Reel life: A dirge for a home and humanity

Kaushal Oza’s short film, The Miniaturist of Junagarh, is adapted from Stefan Zweig’s novella, ‘Die Unsichtbare Sammlung’. However, initially he wasn’t conscious of the possibility of a film in Zweig

Reel life: A dirge for a home and humanity
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Namrata Joshi

Kaushal Oza’s short film, The Miniaturist of Junagarh, is adapted from Stefan Zweig’s novella, ‘Die Unsichtbare Sammlung’. However, initially he wasn’t conscious of the possibility of a film in Zweig. It was the profound grief for the imminent loss of his own maternal home in Borivli that sparked the idea. The book and his own reality fused together to create the story that is set during the Partition and is also a lament for a forfeited home.

“The house where I grew up was being razed to the ground to make way for a housing complex. I wanted to shoot something in it as a slice of memory, to remember how it was in later years,” recollects Oza. He wrote the film, while parallelly reading Zweig.

About an ageing miniature painter Husyn Naqqash (Naseeruddin Shah), who is forced to sell his ancestral home in India to move with his wife (Padmavati Rao) and daughter Noor (Rasika Dugal) to Karachi, Pakistan, the film is also about an entire culture and a way of life—stitched delicately with the threads of mausiqi (music) and musawwari (painting, art)—facing extinction.

“Somewhere along the way, my home no longer remained the reason for the film’s existence. The theme changed and became all about a set of values getting destroyed,” says Oza. Although the film is set in 1947, it is this element that lends it a larger resonance and contemporary relevance. It speaks about our times. “It was not a conscious decision to do so but the loss I was feeling for an old bungalow also reflected and became a metaphor for the loss in the country at large. How we are bringing down tolerance and becoming more and more intolerant and dogmatic,” says Oza.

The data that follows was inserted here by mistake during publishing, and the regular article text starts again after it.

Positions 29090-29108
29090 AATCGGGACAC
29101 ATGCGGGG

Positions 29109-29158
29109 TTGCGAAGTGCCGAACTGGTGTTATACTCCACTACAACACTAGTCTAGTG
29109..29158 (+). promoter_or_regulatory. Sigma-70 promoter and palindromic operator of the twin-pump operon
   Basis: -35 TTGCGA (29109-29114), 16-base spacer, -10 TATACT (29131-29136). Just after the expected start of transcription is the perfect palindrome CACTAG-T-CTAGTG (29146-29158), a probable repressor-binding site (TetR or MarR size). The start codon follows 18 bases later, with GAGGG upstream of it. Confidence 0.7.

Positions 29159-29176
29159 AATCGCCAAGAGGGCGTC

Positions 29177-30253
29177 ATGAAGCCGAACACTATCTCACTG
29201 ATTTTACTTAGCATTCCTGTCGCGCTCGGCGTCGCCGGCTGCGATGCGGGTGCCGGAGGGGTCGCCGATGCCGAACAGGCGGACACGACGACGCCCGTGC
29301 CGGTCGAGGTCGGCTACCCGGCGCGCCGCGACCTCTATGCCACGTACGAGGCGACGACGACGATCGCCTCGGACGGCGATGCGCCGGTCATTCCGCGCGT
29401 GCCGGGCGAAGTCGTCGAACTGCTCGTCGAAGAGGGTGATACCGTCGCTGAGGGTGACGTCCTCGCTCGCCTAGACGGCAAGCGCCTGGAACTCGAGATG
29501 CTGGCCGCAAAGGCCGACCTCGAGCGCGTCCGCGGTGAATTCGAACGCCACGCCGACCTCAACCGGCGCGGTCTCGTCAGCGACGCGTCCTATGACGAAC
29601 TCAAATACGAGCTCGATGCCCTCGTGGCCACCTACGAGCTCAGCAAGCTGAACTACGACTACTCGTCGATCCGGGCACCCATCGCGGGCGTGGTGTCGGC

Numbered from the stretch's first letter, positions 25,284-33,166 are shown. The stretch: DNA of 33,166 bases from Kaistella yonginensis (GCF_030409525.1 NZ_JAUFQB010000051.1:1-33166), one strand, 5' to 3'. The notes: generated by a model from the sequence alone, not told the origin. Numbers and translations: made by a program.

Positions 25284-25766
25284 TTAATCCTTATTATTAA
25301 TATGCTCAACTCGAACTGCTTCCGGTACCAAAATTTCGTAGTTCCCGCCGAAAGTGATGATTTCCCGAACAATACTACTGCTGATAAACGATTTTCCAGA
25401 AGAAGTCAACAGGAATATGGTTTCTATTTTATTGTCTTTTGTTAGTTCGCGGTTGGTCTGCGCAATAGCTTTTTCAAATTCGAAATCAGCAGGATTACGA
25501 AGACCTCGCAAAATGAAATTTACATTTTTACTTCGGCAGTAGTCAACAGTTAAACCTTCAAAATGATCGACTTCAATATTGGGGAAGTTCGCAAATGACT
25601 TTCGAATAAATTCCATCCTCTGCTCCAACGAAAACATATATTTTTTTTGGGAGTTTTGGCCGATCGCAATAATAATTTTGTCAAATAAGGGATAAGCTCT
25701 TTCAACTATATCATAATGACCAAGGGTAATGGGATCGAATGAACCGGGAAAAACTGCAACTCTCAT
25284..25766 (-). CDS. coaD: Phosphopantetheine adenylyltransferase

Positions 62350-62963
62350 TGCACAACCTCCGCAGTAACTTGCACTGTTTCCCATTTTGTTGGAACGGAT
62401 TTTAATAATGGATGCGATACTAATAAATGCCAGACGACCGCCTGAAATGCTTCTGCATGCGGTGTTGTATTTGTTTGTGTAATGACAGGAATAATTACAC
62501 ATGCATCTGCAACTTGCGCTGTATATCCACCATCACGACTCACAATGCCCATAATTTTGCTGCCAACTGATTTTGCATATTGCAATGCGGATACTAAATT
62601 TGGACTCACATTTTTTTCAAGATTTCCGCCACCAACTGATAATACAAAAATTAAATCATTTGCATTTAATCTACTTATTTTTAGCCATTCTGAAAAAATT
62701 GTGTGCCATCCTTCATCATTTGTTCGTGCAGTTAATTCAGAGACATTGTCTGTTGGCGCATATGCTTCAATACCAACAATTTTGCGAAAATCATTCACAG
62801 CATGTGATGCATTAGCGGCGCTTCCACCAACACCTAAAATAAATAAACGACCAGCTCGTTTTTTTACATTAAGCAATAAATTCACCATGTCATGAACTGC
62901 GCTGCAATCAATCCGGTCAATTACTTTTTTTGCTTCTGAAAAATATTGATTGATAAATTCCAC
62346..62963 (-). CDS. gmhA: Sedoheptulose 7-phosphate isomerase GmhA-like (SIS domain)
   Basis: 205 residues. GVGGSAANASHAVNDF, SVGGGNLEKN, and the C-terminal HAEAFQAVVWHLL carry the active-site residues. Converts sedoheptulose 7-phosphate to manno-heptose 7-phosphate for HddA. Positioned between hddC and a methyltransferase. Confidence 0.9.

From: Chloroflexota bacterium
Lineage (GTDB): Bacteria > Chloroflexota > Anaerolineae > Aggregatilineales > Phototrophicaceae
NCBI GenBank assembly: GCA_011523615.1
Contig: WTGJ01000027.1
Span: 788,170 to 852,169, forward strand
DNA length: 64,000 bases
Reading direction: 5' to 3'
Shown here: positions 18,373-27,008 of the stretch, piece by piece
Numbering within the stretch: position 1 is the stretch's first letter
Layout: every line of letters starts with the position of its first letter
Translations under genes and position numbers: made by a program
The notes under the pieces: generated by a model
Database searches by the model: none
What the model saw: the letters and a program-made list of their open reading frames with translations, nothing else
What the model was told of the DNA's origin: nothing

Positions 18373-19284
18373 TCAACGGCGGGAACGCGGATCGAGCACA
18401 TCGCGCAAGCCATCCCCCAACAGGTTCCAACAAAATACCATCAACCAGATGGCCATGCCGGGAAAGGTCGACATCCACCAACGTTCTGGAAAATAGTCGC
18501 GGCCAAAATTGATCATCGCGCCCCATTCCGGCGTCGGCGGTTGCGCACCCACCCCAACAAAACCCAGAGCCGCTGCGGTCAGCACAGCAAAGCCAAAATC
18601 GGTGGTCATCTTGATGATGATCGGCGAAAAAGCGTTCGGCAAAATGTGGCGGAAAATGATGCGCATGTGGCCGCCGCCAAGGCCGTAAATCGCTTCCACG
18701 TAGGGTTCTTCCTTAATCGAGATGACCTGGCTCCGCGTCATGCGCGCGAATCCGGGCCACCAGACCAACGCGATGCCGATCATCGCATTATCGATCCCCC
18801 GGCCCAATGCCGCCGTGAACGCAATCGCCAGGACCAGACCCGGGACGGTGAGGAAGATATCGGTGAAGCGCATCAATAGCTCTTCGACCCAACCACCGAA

As he points out in his director’s statement, home acquired a philosophical meaning. “I, like my many liberal compatriots, was robbed of the secular heritage India's founding fathers had bequeathed us,” he writes.

“It is not just his home that is being taken away from him [Husyn], but also his art. The art of Indian miniature paintings is a confluence of Islamic and Hindu traditions and is a testament to the true heights the human spirit can scale, when minds, cultures, and religions, assimilate. It is through this art that Husyn speaks to his tormentors; and in his own way, breaks free of the tyranny of lines, be they borders or religious divides,” writes Oza in his director’s statement.

Kishorilal (Raj Arjun) is a personification of the fundamentalist forces. The kind who calls his Muslim taangewala “Aurangzeb ki aulaad”, threatening to send him to Pakistan. He is the man who doesn’t just buy Husyn’s house but also wants all its priceless objects, including the miniature collection. But a gradual interaction with Husyn makes some of the old-worldly decency rub off on him as well. We see him thaw and display an unforeseen gesture replete with humanity.